I drew deep inspiration from the Kabul Women’s Association, which began 10 years ago as a feeding program for Afghan widows. It now mobilizes 10,000 women who learn about their rights (in regard to employment, inheritance and other issues), develop their own livelihoods — particularly with regard to livestock — and speak up about key issues such as girls’ education and child marriage. In the process, they solve not only their own problems and those of their families’, but also their community’s too.
One of the women, I’ll call her Basima (I’m not using real names to protect the women’s safety), said that her brother-in-law would not let her daughters go to school. Unfortunately, that’s too common in places that undervalue girls’ education in favor of boys’. And when that place is war-battered like Afghanistan, the barriers only become more entrenched. But by confronting these challenges head-on, the Kabul Women’s Association has helped assure that Basima’s three daughters, once forbidden to attend school, stayed in the classroom. They now attend university, even though Basima herself remains illiterate.
Her inability to read, however, has hardly obstructed her efforts to write a new chapter in her community’s development: Basima has become a respected advocate, in spite of the risks that surface when women challenge long-held traditional roles. Among other efforts, she successfully petitioned local authorities to deliver electricity to a 38-household neighborhood. And her daughters plan to return to Basima’s home to teach children to read.
When I traveled outside of Kabul, to Parwan Province in northeast Afghanistan, I met more women — and children — who are dreaming big. At one school, when asked what they wanted to become when they grew up, all the kids raised their hands to declare their intent to become doctors or teachers. And asked what they like most about school, one eager student yelled: “All the studying!”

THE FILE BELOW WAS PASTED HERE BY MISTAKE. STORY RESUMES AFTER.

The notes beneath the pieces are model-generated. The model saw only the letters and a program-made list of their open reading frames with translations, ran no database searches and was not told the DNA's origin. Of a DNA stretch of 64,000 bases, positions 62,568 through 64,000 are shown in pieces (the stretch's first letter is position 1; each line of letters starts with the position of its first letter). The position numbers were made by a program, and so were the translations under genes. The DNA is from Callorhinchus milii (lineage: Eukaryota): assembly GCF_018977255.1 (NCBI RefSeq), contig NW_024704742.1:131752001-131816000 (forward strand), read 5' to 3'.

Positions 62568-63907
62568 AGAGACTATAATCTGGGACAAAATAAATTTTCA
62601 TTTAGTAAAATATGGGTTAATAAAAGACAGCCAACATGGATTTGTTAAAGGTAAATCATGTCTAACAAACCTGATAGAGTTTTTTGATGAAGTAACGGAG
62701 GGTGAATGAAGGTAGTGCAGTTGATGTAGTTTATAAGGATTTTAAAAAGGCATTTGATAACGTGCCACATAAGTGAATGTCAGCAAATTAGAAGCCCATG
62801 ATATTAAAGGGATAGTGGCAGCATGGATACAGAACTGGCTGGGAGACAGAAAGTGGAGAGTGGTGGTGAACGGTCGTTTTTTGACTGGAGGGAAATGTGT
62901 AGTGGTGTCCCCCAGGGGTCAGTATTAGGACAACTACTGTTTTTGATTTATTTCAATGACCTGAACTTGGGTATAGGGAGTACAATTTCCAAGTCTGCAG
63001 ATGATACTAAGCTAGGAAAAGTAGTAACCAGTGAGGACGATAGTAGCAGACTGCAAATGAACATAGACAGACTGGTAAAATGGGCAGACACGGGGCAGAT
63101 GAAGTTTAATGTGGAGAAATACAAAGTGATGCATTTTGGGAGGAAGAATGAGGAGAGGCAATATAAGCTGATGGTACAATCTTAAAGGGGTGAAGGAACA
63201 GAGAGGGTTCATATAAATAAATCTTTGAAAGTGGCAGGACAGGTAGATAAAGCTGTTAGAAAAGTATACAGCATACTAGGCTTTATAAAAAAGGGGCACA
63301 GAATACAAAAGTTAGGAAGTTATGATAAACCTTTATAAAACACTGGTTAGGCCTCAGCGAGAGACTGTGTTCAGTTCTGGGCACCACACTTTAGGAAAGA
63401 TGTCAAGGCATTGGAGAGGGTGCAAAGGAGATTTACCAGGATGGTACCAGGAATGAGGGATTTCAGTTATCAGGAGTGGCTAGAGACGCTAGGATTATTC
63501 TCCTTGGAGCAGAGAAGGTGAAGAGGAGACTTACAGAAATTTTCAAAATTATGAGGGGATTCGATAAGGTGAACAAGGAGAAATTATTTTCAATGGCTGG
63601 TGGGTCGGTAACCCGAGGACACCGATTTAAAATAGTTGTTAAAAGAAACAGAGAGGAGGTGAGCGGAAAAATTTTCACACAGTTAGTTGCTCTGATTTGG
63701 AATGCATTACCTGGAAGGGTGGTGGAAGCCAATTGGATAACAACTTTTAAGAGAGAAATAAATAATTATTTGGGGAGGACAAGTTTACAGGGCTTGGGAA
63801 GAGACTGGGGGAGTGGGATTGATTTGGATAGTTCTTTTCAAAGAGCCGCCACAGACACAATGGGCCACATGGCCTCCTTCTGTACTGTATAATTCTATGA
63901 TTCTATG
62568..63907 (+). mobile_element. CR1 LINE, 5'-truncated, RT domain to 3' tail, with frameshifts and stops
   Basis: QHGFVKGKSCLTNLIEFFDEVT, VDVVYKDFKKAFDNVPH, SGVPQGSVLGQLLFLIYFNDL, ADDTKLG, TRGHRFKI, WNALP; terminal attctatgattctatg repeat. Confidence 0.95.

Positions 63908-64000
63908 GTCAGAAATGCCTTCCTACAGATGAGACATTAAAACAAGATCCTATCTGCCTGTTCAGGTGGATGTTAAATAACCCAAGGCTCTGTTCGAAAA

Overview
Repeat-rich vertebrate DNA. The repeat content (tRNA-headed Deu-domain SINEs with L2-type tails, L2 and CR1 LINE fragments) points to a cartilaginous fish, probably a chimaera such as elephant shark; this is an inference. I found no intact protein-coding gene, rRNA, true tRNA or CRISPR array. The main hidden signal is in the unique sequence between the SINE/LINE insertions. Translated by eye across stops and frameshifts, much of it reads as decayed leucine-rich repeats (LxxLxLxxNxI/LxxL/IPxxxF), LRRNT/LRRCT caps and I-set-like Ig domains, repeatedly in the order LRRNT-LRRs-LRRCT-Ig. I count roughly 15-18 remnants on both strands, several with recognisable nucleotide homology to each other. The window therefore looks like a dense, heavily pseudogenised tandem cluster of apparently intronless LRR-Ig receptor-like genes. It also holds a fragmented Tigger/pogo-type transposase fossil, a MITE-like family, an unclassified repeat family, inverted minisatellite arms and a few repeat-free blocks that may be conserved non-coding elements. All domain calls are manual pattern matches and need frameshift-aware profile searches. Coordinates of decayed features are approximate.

Just fifteen years ago, less than a million Afghan children attended school – nearly all of them boys. With critical support from the U.S., over 16,000 schools have been built and 150,000 teachers trained – more than a third women. As a result, over 9 million children today attend school and nearly half of them are girls.
But we can’t let those gains slip away.
That starts by supporting incredible teachers like the ones I spoke to in Parwan. One teacher said she grew up in the local community and, thanks to a greater emphasis on girls’ education, was able to complete two years of college. “Now I want to serve my people,” she told me, “especially girls.” She and the other staff plan to add classrooms, a science lab and maybe even a small playground.
Listening to her, I found myself thinking how much hope and progress comes from so little. It costs about $300 to send an Afghan girl or a boy to elementary school for one year, including teacher training, classroom expenses and curriculum. Over the past decade, CARE has engaged 125,000 children in community-based schools, feeding their hopes for a quality education and, with it, endless opportunity to shape Afghanistan’s future.